In the entertainment industry, documenting a film’s chain of title is extremely important. It’s how you show that the putative owners of the film rights do in fact own those rights, and it is essential to securing “errors and omissions,” or E&O insurance. And because a film is comprised of a number of elements, a number of things must be documented, such as: (1) that the underlying rights to the source material were validly acquired, whether the source material be a book or a play or a song or an original screenplay or otherwise; (2) that all the people who appeared in or worked on the film did so as a work for hire; (3) that all the music, still images, and film clips in the motion picture were purchased or appropriately licensed; (4) that the ownership of the completed film was clear and undisputed; and (5) that any entity with a right to derive revenue from the film, or make a substantive decision regarding the film has been identified and documented.
The last thing a producer, financier, or anyone exploiting the film in any way wants is for some third party to come out of the woodwork on the eve of release, asserting heretofore unknown rights and threatening interfere with the release of the film. Timing is crucial for film projects, and a last-minute delay (e.g., via injunction) can spell the difference between success and failure.
Most chain-of-title analyses focus, appropriately, on the copyright to the film (and any elements thereto). Because of the Berne Convention, for practical purposes, copyrights are international and technically do not need to be registered to be effective. As we have written, though, registration is often highly advisable in order to enforce a copyright, particularly in China. See China Copyright Law: We Need to Talk.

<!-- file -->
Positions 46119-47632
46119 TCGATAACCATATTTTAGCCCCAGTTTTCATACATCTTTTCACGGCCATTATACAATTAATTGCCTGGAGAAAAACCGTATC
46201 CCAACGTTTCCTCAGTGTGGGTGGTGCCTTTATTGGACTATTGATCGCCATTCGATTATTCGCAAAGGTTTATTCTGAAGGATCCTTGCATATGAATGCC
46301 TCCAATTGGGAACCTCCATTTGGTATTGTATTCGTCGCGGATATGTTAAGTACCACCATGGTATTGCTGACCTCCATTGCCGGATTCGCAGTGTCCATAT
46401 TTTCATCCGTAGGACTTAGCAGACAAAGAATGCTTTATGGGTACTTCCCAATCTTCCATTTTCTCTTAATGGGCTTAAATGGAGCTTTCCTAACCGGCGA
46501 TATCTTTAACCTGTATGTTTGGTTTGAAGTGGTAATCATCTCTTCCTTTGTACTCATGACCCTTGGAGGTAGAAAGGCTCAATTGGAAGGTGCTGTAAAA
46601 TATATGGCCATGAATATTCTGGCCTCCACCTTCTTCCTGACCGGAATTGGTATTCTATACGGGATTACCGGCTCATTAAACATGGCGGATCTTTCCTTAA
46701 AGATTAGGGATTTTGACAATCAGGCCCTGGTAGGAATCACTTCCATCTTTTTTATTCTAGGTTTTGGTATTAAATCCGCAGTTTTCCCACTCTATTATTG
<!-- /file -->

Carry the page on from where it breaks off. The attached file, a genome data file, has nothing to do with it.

Most chain of title analyses will include a title report, which will include a list of trademarks that are identical and/or similar. But making sure that your title doesn’t run afoul of any trademarks is not the same as actually registering trademarks, and many film producers never register their title as a trademark. For most films, the title does not satisfy the definition of a trademark, which is to identify the source of goods. (The main exception to this is with film franchises.) And in the U.S., you don’t need to register a film’s title as a trademark in order to exploit the film.
Unlike copyrights, trademarks are country-by-country, so what is true in the U.S. is irrelevant in China. Could a trademark squatter register a trademark for a film and prevent it from being released in China? I don’t know that anyone has tried yet, not least because by the time a film’s title is announced, there’s usually not enough time to secure a trademark registration in China. But that may not always be true, and from my perspective, falls into the “why risk it?” category.
Having your film prevented from being exhibited in China is the worst outcome, but it’s not the only risk. The film’s title could also be registered by a third party attempting to capitalize on the film’s popularity by selling branded consumer products. If the film is at all popular, this is almost certain to happen. And although this may not affect the film release directly, it could certainly affect merchandising or other ancillary revenues. Instead of making money from consumer products, film producers could find themselves having to spend money in the hopes of squelching counterfeit lunchboxes.
If you’re releasing a film in China, it’s cheap insurance to register the film’s title as a trademark, and also to have the registration cover all of the goods that you either want to release yourself, or don’t want to see someone else release using the title as a brand name.
Last but not least, you’ll need to register both the English and Chinese versions of the film title.